Dienstag, 7. Februar 2012

82.) May 1906, Montego Bay, A day in a park

My train arrived at Montego Bay Central at 2.30 pm. It was only ten minutes late and I had one hour left before the start of the game. Most of us know Montego Bay as 'the Golden City' and when you approach the city by train you cannot help  finding it a very  fitting moniker. There are lots of yellow and white buildings rimming the beachfront and spreading out  from the sea inwards through the narrow gap between Long Hill and Green Pond (only heaven knows why a mountain had been named so). These two steep, wooded hills seem to guard the entrance to the city, or they used to when it was a small town. Now Montego Bay has a population of over 100,000 and is rapidly filling up the land beyond said mountains.
A lovely city it is, but when you head eastward from Central to the Mount Salem section you become aware of the grimmer side of Montego Bay with four or five-storey houses lining the streets. The bulidings are mostly in bad repair, dark, and with broken windows, that seemed like mournful eyes to me. But the streets were full of people, lots of families, children everywhere, and they, the people that lived here were in the same sorry state, impoverished and somewhat lethargic. Later I learned that only a couple of years ago this neighborhood, called East City, was very respectable one. Middle class people residing in those same houses, but by and by house ownwership changed and the new landlords found it more profitable to fill the houses with twice as many low income people, collect the same rent and save on the maintenance work.
Montego Bay has two senior league ballgame clubs; the Blue Sox in the Blue League and the Pirates in the Red League. Curiously both clubs' ballparks are within a quarter mile in Mount Salem which borders the East City section. Today's game was at Pirate Park, home of , (you guessed it!), the Pirates. It is the lesser of the two clubs, because Blue people outnumber the Reds in this city by about two to one. The Red-Blue conflict may haves mellowed in every day life during the last decades, but regarding the ballgame it is very much alive. Neither club has won any championship, but the little Pirates, for some reason, have been the better ballclub in most years since league play started in 1890.
Pirate Park, some Monteagans say, is to be either loved or loathed. There is a general shabbyness and carelessness in this place. Weed growing in the pavement cracks, garbage left between the seats from yesterday's game, broken benches, little things like that may annoy you when you watch a game here. For my part I have always liked the place and the today's game promised to be a good one. I happened to sit next to a gentleman, some 70 years old and dark-skinned and during the game we chatted a little about Pirate Park and the Pirates ballclub.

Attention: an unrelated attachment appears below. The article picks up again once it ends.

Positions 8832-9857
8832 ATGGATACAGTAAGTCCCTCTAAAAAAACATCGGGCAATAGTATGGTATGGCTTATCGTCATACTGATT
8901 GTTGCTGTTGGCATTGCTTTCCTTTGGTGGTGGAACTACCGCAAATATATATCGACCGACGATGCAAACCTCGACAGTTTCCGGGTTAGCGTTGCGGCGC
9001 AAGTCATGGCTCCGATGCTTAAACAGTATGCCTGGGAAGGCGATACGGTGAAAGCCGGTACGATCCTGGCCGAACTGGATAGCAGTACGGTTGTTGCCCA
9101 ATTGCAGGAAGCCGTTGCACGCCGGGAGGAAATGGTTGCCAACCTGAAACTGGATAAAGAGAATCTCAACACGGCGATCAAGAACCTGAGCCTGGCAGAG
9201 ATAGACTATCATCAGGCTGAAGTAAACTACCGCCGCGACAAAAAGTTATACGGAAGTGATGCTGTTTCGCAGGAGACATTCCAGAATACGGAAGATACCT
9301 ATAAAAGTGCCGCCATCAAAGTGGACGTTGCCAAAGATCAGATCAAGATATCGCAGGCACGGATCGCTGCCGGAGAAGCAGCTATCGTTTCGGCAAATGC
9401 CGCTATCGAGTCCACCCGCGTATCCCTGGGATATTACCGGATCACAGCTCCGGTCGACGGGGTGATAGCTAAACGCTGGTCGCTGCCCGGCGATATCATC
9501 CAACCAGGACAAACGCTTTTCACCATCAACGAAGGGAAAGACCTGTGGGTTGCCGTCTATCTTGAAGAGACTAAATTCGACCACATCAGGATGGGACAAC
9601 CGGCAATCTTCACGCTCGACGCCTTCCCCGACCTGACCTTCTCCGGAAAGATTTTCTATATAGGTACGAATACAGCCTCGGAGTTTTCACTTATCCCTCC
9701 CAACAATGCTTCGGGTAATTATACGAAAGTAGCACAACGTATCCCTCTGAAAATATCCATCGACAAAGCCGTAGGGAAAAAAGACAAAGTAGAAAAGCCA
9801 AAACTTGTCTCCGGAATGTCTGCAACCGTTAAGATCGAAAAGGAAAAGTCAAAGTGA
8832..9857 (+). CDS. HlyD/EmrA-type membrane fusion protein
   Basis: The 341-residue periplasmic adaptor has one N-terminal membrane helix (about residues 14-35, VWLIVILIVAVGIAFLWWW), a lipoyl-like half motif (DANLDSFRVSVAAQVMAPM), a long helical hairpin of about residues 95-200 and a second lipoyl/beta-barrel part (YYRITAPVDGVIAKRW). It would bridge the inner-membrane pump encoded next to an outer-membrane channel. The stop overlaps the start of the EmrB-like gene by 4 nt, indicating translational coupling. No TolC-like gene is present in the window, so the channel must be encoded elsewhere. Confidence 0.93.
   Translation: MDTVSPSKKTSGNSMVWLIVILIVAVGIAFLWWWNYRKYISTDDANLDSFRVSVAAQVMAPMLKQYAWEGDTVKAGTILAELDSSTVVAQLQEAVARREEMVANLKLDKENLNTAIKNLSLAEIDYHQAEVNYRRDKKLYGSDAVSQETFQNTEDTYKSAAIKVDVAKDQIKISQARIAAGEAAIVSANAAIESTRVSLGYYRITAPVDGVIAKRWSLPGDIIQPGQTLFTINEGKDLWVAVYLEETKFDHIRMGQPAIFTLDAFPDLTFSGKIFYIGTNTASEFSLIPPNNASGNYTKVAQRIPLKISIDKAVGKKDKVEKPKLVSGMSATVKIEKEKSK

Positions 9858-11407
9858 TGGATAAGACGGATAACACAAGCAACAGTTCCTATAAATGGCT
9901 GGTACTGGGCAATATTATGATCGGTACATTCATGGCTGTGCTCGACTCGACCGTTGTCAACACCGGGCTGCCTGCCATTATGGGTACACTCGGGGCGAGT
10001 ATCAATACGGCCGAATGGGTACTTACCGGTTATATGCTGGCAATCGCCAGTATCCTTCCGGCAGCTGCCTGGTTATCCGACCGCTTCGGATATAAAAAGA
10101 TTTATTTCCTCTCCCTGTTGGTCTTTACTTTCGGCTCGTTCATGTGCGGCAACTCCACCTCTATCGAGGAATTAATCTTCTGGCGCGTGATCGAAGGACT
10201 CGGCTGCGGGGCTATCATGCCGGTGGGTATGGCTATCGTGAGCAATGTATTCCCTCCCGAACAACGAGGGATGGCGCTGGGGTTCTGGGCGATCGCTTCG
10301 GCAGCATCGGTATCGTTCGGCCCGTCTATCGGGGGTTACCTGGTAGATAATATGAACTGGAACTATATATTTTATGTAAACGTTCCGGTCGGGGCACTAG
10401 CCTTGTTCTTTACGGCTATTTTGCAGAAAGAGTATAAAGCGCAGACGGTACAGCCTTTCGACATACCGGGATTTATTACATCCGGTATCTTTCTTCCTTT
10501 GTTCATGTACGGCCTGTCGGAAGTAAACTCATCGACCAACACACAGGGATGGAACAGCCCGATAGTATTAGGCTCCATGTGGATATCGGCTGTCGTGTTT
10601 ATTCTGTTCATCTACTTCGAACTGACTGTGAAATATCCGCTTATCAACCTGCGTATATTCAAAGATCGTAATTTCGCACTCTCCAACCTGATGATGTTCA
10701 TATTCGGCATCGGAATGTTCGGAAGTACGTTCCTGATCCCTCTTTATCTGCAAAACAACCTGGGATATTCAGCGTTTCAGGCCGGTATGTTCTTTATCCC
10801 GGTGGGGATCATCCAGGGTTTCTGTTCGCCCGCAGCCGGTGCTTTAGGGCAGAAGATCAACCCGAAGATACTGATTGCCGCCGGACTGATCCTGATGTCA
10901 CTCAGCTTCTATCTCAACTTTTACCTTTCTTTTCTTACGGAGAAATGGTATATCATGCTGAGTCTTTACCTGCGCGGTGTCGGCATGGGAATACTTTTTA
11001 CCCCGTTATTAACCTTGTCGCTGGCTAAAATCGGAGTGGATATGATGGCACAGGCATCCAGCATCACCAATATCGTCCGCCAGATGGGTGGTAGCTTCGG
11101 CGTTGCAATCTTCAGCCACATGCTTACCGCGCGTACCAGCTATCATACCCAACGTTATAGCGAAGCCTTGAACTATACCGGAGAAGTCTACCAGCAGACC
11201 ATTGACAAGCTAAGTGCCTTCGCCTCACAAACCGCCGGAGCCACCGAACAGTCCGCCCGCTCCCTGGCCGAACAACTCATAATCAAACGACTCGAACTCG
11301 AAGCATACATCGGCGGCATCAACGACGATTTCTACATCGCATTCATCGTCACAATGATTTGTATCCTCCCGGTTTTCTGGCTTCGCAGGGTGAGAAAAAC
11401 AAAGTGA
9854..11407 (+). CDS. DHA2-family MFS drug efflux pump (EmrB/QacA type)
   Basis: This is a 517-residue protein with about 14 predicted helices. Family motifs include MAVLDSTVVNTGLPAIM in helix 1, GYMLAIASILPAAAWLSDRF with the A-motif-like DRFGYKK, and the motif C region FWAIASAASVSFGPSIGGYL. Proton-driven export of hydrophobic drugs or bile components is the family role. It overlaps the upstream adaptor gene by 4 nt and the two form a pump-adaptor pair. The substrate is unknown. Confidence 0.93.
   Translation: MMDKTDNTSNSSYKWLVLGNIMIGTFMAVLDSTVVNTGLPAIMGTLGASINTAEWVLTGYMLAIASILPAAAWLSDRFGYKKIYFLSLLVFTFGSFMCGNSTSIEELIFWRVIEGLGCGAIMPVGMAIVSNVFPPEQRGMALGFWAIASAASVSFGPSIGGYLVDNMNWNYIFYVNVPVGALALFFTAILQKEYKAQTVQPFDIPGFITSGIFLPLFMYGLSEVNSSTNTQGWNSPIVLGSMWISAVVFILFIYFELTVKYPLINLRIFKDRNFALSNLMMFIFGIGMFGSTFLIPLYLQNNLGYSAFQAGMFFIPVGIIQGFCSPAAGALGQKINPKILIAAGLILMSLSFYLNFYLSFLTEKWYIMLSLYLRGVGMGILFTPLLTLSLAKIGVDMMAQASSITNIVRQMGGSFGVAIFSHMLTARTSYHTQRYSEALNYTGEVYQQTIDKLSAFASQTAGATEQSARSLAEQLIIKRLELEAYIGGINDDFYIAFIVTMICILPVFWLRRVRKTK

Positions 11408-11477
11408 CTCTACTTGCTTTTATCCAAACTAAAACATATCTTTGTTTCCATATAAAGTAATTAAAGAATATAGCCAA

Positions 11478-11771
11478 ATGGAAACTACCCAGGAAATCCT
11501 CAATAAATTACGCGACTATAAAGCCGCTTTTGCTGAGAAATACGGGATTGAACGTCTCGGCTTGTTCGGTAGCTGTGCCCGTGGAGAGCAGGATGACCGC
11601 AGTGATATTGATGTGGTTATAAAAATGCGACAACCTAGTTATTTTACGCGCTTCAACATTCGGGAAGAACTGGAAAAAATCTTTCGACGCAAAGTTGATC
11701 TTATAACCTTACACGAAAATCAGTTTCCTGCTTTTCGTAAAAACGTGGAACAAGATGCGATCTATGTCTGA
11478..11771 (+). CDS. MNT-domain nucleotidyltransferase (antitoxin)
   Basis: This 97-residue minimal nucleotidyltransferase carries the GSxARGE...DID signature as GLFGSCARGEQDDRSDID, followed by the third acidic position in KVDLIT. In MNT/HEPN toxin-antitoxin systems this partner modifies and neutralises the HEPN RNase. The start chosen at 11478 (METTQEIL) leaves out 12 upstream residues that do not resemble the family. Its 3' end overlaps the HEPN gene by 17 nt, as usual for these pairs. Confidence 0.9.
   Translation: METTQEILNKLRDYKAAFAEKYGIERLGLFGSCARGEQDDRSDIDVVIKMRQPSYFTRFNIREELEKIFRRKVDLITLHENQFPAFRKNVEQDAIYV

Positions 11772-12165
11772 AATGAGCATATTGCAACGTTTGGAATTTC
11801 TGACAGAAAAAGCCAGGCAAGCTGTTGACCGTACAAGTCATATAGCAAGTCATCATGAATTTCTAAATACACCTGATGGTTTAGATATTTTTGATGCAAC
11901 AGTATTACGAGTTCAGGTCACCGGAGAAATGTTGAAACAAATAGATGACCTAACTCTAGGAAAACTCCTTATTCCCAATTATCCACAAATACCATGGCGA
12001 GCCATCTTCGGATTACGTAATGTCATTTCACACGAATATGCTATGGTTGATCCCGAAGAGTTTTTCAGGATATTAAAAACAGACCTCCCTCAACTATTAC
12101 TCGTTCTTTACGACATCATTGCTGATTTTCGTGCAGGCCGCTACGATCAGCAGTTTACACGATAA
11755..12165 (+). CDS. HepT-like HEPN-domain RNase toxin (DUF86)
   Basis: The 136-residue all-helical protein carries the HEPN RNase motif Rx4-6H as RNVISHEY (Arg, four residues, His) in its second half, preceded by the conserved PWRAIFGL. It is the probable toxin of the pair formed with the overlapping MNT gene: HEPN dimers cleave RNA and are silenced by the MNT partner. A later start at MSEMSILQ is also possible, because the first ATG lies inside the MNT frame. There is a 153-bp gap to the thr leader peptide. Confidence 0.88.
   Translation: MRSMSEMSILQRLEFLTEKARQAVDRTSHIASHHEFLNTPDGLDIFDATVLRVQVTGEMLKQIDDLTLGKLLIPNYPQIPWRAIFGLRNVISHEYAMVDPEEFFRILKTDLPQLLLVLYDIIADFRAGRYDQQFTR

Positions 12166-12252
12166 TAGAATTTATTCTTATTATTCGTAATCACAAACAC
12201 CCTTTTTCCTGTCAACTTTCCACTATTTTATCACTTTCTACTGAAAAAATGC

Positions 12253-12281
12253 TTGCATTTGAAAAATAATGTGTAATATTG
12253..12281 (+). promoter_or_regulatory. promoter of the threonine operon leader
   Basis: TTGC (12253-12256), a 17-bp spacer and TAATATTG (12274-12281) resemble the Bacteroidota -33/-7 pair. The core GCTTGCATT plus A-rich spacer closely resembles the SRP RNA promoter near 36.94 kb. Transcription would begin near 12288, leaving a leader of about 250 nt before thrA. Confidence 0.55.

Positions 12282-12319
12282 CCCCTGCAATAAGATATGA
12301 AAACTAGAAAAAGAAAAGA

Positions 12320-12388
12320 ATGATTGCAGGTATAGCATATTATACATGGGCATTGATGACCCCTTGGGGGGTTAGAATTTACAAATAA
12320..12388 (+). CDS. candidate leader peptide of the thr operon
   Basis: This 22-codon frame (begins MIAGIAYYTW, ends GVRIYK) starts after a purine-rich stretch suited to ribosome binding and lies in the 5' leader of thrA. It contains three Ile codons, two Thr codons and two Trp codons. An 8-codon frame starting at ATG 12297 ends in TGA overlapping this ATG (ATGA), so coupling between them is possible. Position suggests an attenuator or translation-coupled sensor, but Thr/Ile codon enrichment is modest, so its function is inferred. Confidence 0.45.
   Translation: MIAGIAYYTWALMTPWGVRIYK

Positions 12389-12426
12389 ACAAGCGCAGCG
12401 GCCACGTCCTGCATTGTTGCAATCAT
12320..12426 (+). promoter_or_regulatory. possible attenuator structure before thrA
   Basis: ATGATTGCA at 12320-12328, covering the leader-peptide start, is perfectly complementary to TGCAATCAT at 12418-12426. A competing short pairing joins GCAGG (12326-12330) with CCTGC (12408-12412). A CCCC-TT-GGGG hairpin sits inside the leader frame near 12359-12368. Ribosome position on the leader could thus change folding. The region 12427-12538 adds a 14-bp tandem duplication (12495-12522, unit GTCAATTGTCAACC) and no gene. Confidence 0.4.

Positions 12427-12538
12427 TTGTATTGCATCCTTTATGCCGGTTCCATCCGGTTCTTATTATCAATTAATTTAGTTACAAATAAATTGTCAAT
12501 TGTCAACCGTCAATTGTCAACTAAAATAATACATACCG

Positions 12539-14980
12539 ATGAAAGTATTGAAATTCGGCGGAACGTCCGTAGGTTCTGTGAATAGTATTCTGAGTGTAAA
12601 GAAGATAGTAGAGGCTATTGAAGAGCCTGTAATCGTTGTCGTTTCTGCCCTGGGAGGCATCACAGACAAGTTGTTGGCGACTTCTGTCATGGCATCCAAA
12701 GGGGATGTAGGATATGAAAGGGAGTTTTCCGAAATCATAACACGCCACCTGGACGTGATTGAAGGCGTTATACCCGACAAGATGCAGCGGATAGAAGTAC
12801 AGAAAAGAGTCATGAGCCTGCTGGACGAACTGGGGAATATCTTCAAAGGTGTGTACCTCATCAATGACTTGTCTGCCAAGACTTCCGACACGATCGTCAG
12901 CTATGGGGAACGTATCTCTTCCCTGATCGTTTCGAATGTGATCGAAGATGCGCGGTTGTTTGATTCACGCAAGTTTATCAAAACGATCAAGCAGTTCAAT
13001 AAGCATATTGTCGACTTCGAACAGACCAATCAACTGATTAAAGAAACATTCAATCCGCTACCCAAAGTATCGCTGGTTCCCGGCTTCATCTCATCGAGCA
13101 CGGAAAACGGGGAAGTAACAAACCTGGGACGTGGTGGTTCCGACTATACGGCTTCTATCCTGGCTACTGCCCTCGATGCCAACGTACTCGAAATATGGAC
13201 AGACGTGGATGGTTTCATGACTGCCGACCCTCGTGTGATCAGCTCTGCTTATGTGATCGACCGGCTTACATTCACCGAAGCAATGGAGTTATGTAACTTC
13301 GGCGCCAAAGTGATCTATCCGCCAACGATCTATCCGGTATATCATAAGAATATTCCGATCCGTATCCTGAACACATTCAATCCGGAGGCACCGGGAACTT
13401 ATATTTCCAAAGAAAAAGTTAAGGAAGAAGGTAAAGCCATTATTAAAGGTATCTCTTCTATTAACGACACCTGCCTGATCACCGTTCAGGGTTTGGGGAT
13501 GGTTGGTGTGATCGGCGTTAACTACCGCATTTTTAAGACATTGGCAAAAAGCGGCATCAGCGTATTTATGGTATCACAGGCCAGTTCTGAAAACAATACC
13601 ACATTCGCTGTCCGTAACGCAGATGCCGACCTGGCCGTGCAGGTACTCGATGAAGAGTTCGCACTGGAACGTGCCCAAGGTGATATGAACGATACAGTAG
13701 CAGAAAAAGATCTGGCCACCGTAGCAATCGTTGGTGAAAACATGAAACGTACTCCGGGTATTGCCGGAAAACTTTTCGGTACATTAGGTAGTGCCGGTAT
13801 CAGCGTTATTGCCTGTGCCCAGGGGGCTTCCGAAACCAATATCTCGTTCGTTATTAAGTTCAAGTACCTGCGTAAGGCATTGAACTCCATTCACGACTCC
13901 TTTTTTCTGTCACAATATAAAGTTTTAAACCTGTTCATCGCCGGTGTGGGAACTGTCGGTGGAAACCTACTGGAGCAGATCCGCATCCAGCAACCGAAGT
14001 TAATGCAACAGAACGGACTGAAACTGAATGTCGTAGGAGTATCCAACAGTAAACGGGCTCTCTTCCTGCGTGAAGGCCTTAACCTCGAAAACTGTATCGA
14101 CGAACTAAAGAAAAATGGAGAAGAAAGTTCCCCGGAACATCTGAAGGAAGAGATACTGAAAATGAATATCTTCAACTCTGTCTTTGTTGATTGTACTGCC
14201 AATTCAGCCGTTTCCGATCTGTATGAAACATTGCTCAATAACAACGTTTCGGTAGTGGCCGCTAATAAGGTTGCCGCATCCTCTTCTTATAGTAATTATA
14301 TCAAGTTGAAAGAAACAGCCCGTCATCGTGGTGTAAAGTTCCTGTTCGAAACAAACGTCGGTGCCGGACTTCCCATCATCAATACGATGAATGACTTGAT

'I go to every Pirate game, son. I'm retired with lots of time on hand. It's a disease, an incurable one and when the Pirates are out of town I even go to Sox game now and then or take the trip to Lucea to watch the Maroons.'
He was accompanied by two ladies of the same age, one was his wife, the other her sister, as it turned out. They remained silent, while their male companion was quite talkative.
'There is one thing about the Pirates you've got to comprehend, son. It's all about the team. Name the best Pirate player ever, tell me one single name now! You hesitate? That's because there isn't any! Good players are send away and good young ones are picked up to replace them, every year the same and still we've got a respectable team here every season, it's like a miracle. The Sox burn their money and we got the wins. Funny isn't it? It amuses me to no end!'
Then he laughed which could easily be taken as  coughing though.
Today game was against the Mandeville Railroaders. As everywhere the Railwaymen had a sizable number of supporters in this park. Railway workers  all over New America felt a strong affinity to the team and came to support them wherever they played. They were easily recognizable by their gray caps, that were frantically waved when the team entered the playing field or scored a run.
The Pirates had a wonderful April, winning 17 games while losing only 9 and finding themselves in first place ('Wont last, son, trust me!' my neigbor warned me). And on this Wednesday afternoon an excellent crowd of 8323 was at hand. The grandstands were almost filled, as the park officially seats 10,000 patrons. They saw a neatly played game that the Pirates won 6-3. Spanky Nelson, the Pirate starting pitcher threw a clever game striking out 10 in eight innings, he gave up only 4 hits, alas 3 of them were homeruns. As a player I sometimes wondered if the Montego Bay fans cared about winning at all. The spectators' mood appeared to not change noticebly, win or lose.
When I mentioned this to my neighbor, he smiled: 'We don't want to finish last, that's all, that makes us happy and you want to be happy for the rest of your life, the Sox, they're happy if they win and therefore are the miserablest bunch you can imagine, understand me, son?'
I honestly tried to understand. Life, happiness, the ballgame, losing and winning, all this belongs together in a way that is more mysterious than you would conventionally assume.
 And I'm still trying.

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